The Pletcher runner no. 2 Tapit Trice is going to take a lot of money coming out of a troubled trip in the Kentucky Derby after four wins and a third in six lifetime starts. He is a persevering grinder and his odds are 3-1.
The play: 10-cent superfecta key using 8 with 1, 2, 3 and 4. Total wager: $9.60.
Why play superfectas?
For me, one main attraction to superfectas is that a superfecta probable payout pool is not displayed making this bet an unknown endeavor relative to an exacta and even trifectas in some circumstances where the probable payouts are available. However, if you observe the pool results over a long period of time, you will come to realize the heavily wagered upon runners tend to be over bet in the superfecta pool and when outsiders come in especially in the top two positions, explosive payouts might result.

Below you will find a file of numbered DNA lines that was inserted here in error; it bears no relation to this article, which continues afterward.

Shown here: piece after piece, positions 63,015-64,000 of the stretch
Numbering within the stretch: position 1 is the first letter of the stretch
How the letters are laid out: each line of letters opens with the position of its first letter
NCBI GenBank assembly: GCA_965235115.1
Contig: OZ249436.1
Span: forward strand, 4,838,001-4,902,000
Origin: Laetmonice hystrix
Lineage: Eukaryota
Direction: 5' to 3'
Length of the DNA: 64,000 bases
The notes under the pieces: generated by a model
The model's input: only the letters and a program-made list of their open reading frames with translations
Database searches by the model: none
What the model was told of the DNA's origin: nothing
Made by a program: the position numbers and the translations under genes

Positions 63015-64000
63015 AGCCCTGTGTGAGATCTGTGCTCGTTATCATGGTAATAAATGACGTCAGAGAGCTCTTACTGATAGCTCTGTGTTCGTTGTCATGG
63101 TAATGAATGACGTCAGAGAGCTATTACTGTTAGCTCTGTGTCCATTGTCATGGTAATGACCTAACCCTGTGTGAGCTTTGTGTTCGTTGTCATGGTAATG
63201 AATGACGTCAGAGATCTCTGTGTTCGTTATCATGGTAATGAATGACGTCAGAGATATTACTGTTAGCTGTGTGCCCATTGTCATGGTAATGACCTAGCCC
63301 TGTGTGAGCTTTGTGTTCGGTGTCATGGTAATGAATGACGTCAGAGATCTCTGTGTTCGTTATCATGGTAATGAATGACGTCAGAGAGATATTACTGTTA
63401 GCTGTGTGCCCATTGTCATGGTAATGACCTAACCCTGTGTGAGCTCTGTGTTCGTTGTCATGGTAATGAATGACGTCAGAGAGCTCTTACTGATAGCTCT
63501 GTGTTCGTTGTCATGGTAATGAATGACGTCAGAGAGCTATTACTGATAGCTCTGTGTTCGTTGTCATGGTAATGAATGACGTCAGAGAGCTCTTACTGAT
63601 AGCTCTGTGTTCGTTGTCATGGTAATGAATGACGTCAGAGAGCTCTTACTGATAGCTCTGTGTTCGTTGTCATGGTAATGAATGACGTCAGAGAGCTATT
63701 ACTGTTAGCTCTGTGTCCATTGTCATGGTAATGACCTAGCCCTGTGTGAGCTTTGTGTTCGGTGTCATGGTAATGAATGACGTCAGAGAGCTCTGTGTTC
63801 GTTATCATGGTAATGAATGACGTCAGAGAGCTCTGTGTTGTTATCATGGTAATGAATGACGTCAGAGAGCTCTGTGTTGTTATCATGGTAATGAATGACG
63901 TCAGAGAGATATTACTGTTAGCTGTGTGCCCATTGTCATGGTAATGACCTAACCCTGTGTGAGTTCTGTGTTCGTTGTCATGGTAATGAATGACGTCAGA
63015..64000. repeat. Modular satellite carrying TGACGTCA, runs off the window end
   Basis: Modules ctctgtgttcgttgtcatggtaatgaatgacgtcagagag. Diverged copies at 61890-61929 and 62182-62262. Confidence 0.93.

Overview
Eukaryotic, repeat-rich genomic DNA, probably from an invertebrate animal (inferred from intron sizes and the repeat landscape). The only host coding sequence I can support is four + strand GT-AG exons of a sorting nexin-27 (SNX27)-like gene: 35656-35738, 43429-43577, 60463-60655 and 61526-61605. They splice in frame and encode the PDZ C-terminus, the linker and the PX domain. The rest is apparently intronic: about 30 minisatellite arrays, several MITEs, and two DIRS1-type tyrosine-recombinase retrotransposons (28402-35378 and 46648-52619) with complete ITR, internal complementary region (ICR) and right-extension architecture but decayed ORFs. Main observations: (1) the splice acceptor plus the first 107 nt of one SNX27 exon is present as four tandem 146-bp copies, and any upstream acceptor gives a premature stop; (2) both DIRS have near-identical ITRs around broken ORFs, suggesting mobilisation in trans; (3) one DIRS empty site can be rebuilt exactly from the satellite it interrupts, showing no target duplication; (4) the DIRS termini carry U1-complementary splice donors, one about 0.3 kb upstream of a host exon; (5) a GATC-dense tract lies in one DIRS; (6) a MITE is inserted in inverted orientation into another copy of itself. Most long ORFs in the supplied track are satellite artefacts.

This is why a 10 cent superfecta is a great leveraged wager if you select one runner you strongly believe will land in any one of the top four positions.
The table below summarizes the reduction in your outlays for superfecta wagers when you key one runner essentially boxing it with four to seven other runners.
Superfecta key wagering savings
There are books out there and it is common logic that the box wager makes no sense unless all horses are valued equally by the handicapper. Without getting too technical here, it is obvious if you have an opinion on a race, a straight box of any sort makes little sense.
The superfecta key strategy illustrated above requires you to ensure that your keyed horse finish in one of those top four positions. To maximize return, I am looking for three conditions to create potential for a high payoff.
The conditions are:
• Betting interests of at least nine entries but not more than 12.
• The ability to confidently key a horse that is not an odds-on or a heavily bet favorite.
• Field that has runners seemingly ignored in the pool that would be at very high odds at post time but could be in the top four randomly.